Storage just gets better and bigger, during September Conergy will start construction on a grid-connected, battery storage and utility-scale solar project. The artist’s impression above shows the scope of the 10.8 MW project including 1.4 MW/5.3 MWh battery and 41,400 solar panels.

An arrangement is so large it is being billed the Southern Hemisphere’s 1st integrated solar, storage and fringe-of-grid project of this size and scale.

The $42.5 million project, placed at Lakeland in Far North Queensland is intended to consistently feed renewable energy into the grid and show the capability for large scale solar and storage to provide dependable future power quality and supply at a fringe-of grid place.

Range over 60 hectares, the project is being developed, constructed and engineered by owner Conergy and downstream solar company; all being well by April 2017 the plant will be complete and connect to Ergon Energy’s remote existing substation which in turn joins to the NEM and will produce enough electricity to power the equal of more than 3000 homes around the clock.

ARENA CEO Ivor Frischknecht described the project aims to be the 1st in the world to test a concept well-known as ‘islanding’ from the central electricity grid with Lakeland powered by batteries and solar for several hours during testing.

The project has generated the interest and contribution of many big players: a Knowledge Sharing Program has been established amongst Conergy, BHP Billiton, ARENA, Origin Energy and Ergon Energy.

Origin is purchasing the power from the plant under a power purchase contract and has repeated its intent to be the largest single investor in utility-scale solar in the nation; Ergon is considering if the approach could help evade network upgrade costs in other regional communities in Queensland, and BHP Billiton expectations to gain valued insights into the potential for solar and storage to help its remote operations and in turn limit emissions.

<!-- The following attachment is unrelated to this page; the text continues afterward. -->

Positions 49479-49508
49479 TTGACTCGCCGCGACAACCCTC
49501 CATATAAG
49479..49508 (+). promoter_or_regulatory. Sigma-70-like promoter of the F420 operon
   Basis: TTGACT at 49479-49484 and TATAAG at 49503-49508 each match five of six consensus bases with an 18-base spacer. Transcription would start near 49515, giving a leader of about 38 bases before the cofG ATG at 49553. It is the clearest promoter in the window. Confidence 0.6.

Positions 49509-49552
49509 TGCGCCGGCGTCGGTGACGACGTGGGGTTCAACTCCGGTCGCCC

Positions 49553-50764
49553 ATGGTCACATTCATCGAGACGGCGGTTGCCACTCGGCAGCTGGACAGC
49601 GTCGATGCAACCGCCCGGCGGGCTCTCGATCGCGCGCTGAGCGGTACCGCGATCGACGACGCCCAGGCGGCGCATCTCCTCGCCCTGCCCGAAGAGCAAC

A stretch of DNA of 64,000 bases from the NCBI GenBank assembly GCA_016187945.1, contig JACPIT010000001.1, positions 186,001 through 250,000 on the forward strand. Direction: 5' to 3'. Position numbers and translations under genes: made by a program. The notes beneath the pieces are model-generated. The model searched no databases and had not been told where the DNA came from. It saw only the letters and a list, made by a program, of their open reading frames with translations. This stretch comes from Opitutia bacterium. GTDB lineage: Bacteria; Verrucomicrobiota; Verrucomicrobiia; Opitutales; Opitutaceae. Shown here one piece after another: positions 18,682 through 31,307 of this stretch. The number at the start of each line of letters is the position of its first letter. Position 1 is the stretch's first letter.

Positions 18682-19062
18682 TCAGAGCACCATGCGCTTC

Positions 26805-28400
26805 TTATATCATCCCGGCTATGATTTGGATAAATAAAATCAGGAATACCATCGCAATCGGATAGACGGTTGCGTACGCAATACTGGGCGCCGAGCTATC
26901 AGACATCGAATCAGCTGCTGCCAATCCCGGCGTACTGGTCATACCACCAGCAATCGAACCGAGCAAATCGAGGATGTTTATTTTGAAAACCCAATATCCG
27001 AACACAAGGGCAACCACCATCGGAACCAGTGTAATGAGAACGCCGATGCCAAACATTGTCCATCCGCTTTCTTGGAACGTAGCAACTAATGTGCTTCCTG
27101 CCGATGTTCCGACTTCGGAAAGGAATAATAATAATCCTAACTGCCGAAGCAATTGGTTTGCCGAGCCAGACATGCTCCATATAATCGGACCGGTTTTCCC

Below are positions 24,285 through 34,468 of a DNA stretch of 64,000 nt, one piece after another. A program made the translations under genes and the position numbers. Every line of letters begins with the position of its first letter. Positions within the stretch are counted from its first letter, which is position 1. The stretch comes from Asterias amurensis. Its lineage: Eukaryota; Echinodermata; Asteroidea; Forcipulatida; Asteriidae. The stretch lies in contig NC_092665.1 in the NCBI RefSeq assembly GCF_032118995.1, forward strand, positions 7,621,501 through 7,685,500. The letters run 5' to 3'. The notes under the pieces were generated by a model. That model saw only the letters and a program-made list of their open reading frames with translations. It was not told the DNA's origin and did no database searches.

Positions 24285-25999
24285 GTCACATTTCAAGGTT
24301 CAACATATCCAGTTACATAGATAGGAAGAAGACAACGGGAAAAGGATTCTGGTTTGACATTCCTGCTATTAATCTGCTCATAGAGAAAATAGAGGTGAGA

David McCallum is the managing director of Conergy said that, “Utility-scale solar and storage, united with effective management software, is the Holy Grail of the international renewable energy industry and this is an exciting chance to combine the newest developments in solar technology by means of utility-scale battery storage to feed consistent, excellence power into the current electricity grid.”

In finance support ARENA has provided $17.4 million. Ivor Frischknecht thought “Figuring out how solar battery storage and PV technologies best work together at a large scale will be vital for assisting more renewables enter our grids. We recognize that battery storage will play an important role in our future energy systems.

At the edges of our electricity grids solar farms with storage can be particularly useful. This project adds to ARENA’s selection of fringe-of-grid projects, which demonstrate how renewables can improve the reliability of energy supply in regional Australia and profit local networks.

Fringe-of-grid places face a number of challenges with consistency and outages caused by network limits, a lack of infrastructure and long distance power lines.